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A Rise in New Cyberspying by a Suspected Chinese Group Detected By a U.S Cybersecurity Firm

U.S. cybersecurity experts see recent spike in Chinese digital espionage

A surge in new cyberspying by a speculated Chinese group that dates as far back as to late January was recently being observed by a U.S. cybersecurity firm. 

Happening around the time when the worldwide pandemic COVID-19 began to spread outside the borders of the Chinese, a publicly-traded cybersecurity company, FireEye Inc. (FEYE.O) said in a report that it had detected a spike in movement from a hacking group it calls "APT41" that began on Jan. 20 and focused on more than 75 of its customers, from manufacturers and media companies to medicinal and healthcare services associations and non-profits. 

The report stated that it was “one of the broadest campaigns by a Chinese cyber espionage actor we have observed in recent years.”

In its report, FireEye said that APT41 abused the recently revealed defects and flaws in the software created by Cisco (CSCO.O), Citrix (CTXS.O) and others to attempt to break into scores of companies' networks in the US, Canada, Britain, Mexico, Saudi Arabia, Singapore and in excess of a dozen other nations. 

Despite the fact that it declined to identify the affected customers, the Chinese Foreign Ministry didn't directly address FireEye's charges yet said in a statement that China was “a victim of cybercrime and cyberattack.”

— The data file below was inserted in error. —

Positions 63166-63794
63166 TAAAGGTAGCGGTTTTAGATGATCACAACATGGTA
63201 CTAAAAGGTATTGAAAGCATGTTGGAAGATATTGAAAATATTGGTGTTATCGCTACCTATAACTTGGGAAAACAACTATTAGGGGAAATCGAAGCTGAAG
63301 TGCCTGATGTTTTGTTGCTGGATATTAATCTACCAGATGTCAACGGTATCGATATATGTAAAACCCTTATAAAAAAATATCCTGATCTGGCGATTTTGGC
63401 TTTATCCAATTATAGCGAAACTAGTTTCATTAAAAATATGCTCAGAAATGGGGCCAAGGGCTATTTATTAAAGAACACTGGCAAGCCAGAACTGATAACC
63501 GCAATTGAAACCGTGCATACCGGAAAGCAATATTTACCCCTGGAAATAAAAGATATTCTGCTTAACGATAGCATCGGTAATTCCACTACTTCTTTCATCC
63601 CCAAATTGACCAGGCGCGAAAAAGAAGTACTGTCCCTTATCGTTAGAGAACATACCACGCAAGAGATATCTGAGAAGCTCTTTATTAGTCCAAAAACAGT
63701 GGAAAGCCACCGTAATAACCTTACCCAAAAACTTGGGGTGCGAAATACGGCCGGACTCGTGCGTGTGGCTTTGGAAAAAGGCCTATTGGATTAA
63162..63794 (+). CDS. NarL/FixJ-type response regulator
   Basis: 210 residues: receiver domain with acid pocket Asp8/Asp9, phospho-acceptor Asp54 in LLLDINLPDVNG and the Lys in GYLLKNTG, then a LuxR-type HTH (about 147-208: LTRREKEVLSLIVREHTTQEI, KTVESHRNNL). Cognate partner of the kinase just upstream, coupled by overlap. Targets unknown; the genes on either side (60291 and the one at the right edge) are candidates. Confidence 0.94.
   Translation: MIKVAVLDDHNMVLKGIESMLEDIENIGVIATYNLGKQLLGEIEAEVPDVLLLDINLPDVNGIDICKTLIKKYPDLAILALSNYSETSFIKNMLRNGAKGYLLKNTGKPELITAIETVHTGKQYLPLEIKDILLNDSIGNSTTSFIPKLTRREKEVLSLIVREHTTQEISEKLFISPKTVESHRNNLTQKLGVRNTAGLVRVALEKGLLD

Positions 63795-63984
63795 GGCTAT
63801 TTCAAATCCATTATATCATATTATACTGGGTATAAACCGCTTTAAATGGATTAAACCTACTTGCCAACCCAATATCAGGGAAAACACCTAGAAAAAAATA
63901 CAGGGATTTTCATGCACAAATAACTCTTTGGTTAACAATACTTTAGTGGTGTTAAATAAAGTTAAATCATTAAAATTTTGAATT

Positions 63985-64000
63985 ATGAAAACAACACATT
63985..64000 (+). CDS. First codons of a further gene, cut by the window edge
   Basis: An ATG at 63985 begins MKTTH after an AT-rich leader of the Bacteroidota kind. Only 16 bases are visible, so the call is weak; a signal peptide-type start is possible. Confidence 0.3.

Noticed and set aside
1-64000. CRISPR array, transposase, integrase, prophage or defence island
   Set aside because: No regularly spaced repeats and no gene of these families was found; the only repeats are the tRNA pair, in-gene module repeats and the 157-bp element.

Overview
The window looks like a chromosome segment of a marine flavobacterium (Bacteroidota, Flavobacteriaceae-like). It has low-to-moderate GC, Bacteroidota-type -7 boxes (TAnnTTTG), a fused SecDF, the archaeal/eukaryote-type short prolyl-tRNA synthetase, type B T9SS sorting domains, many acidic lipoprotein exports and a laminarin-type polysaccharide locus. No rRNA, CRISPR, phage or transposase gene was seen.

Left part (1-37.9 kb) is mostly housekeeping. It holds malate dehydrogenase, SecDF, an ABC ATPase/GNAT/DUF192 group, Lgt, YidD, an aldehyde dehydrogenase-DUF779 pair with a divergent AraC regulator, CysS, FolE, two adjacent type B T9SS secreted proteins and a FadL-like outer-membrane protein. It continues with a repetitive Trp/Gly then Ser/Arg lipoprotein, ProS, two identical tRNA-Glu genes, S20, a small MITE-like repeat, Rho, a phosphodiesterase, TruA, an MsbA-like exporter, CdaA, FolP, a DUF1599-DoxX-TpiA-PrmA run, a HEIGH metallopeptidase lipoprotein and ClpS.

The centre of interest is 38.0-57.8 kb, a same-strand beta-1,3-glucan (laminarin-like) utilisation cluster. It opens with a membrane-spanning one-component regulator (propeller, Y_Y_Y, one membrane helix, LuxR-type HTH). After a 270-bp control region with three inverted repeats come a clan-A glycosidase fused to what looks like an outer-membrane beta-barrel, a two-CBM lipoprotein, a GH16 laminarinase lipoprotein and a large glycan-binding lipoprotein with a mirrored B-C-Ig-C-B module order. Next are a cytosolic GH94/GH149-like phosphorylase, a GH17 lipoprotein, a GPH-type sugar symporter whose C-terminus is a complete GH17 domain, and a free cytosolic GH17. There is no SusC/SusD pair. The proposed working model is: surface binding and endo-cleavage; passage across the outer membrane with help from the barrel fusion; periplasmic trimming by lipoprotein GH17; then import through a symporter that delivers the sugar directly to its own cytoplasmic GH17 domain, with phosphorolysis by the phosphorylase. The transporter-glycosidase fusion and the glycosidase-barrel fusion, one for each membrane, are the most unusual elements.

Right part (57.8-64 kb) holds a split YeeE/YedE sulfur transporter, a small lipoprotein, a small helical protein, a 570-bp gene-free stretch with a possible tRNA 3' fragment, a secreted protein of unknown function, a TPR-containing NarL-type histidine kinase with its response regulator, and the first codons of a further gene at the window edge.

Matt Webster, an analyst with Secureworks – Dell Technologies' (DELL.N) cybersecurity arm – said in an email that his group had likewise observed proof of the said increased movement from Chinese hacking groups over the last few weeks. 

Specifically, he said his group had recently spotted new digital infrastructure related to APT41 – which Secureworks calls “Bronze Atlas." 

Even though relating hacking campaigns to a particular nation or entity is mostly loaded with ‘uncertainty’, however, FireEye said it had evaluated "with moderate confidence" that APT41 was made out of Chinese government contractors. 

John Hultquist, FireEye's head of analysis, said the said surge was astounding in light of the fact that hacking activity ascribed to China has commonly become increasingly focused and further added that “This broad action is a departure from that norm.”
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